Criteria for quality control of medical Web sites

Amsterdam 22 April 1998 Internet provides access to large amounts of uncontrolled medical information. As a health consumer, you can roam for hours on the Web without finding the right solution to your problem and even get misled by commercial propaganda or pseudo-scientific news. At the Central University Hospital in Rouen, Dr. Stefan Darmoni is coordinator of an international research partnership between Europe and the USA in order to establish a methodology for the scoring and evaluation of the quality displayed by medical sites on the Web. At the ITIS'98 Conference, Dr. Denis Mrejen, member of the board of the French National Health Information Technology Industrial Association, presented seven categories of criteria, used by the international co-operation, to assess the value and validity of the numerous internet health resources.

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Internet provides access to large amounts of uncontrolled medical information. As a health consumer, you can roam for hours on the Web without finding the right solution to your problem and even get misled by commercial propaganda or pseudo-scientific news. At the Central University Hospital in Rouen, Dr. Stefan Darmoni is coordinator of an international research partnership between Europe and the USA in order to establish a methodology for the scoring and evaluation of the quality displayed by medical sites on the Web. At the ITIS'98 Conference, Dr. Denis Mrejen, member of the board of the French National Health Information Technology Industrial Association, presented seven categories of criteria, used by the international co-operation, to assess the value and validity of the numerous internet health resources.

The establishment of the seven categories permits the webmaster of an internet health site to optimise the news quality for the benefit of the consumer, and to avoid detrimental consequences due to the distribution of wrong or inexact information. The first standard implies all criteria which enhance the credibility of the Web site. Indispensable data such as the institution name, logo, references, and author name should always be mentioned, as well as the last update and current date. Background revelation and disclosure offer important clues to the user with regard to the information context, influence and possible conflicts of interest. The source of financing or commercial dependence equally fit into this criterion. For marketing reasons, the quality, relevance and utility of the medical information should be obvious.

Web master identification and the existence of an editorial team, controlled by a scientific committee inspire confidence to the readers. The site visitors have to be distinctly targeted: for instance, is the information aimed at health professionals or at the general public? Contents constitutes the second category, as explained by Dr. Mrejen. Here, exactitude and accuracy are taken into consideration as well as the hierarchy of evidence, so that the user can form his own opinion. News at second hand should refer to the original source indication. The denegation or disclaimer function warns the reader against the danger of implicit trust in the external links' reliability. A clear mention of possible omissions and exclusions is absolutely necessary. Further items include a general index, a "what's new" rubric, a help page and a site map.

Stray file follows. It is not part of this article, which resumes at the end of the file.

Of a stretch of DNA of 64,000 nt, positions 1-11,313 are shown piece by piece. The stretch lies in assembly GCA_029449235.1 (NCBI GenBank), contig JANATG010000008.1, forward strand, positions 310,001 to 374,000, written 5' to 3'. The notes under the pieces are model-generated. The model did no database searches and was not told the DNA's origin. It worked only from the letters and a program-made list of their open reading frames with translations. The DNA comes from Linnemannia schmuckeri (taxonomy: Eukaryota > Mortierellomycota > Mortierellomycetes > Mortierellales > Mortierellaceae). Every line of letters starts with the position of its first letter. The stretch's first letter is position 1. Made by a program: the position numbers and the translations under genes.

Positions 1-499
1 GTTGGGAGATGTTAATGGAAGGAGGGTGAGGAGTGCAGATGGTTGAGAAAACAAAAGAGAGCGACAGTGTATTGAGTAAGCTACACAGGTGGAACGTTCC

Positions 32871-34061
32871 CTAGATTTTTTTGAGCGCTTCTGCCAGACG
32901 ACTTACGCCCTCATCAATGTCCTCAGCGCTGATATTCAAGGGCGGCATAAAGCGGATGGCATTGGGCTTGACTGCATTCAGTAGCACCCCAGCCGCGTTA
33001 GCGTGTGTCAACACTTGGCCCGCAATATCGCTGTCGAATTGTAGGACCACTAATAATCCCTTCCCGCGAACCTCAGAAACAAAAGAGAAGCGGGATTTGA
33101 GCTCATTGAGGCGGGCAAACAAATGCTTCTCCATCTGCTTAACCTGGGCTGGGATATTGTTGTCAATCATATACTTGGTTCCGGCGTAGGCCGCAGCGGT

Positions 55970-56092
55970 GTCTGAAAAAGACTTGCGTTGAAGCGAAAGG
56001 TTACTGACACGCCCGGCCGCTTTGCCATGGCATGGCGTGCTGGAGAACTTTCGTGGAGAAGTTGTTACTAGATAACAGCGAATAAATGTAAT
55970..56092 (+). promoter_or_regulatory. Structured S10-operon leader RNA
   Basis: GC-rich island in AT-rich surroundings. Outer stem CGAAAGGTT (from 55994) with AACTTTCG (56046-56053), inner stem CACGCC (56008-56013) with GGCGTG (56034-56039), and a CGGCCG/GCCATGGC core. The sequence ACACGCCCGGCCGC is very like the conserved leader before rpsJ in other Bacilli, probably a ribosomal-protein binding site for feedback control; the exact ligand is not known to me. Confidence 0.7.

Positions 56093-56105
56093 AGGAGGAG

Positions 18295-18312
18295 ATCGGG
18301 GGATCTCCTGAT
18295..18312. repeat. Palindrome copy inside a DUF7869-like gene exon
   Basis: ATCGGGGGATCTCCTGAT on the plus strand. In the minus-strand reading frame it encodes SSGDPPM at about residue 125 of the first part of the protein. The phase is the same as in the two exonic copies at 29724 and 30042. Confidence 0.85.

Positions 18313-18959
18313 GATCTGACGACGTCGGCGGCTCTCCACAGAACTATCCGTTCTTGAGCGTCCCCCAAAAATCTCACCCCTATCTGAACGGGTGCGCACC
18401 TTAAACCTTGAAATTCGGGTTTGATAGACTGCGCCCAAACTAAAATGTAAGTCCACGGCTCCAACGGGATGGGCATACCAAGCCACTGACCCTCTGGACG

The choice and selection of links has to be performed with utmost care in order to build a consistent architecture throughout the site. Both back/forward links and ways of escape should be present on every page. The use of different colours for internal and external links is highly recommended, while the webmaster should create a nice balance between text and images. Of course, a regular check-up with regard to the validity of the links prevents unpleasant surprises. Preferably, the general design has to display a logical organisation, whereas an internal search engine considerably facilitates the effective use of the site.

The site visitor highly appreciates the invitation to send his reactions on the presented information. A feed back mechanism for optional comments turns the site into a vivid place of interactivity. If a chat room is installed, the moderator has to be clearly identified. A sixth category determines the quantitative aspects, involving the site's traffic statistics, such as the number of visiting machines with their geographical dispersion, the number of press mentions, and the number of scientific productions issued by the site. The ethical aspects form a last criterion, relating to responsibility, independence and confidentiality. If personal information, submitted to the site by the reader, is going to be used, the visitor has to know in advance. In addition, the European point of view allows no personal promotion on the site on behalf of health professionals.

Dr. Mrejen strains the fact that both consumer and provider need education with regard to site assessment for the sake of their common interest. For this purpose, questionnaires have been drafted for evaluation by a third independent party. The established categories of criteria certainly will allow a large improvement to the health news quality on the internet, in order to transform it into a means of hopeful opportunities, without imposing the impelling threat of constantly being watched. You can consult a full account of the set criteria at the Central University Hospital site of Rouen.


Leslie Versweyveld

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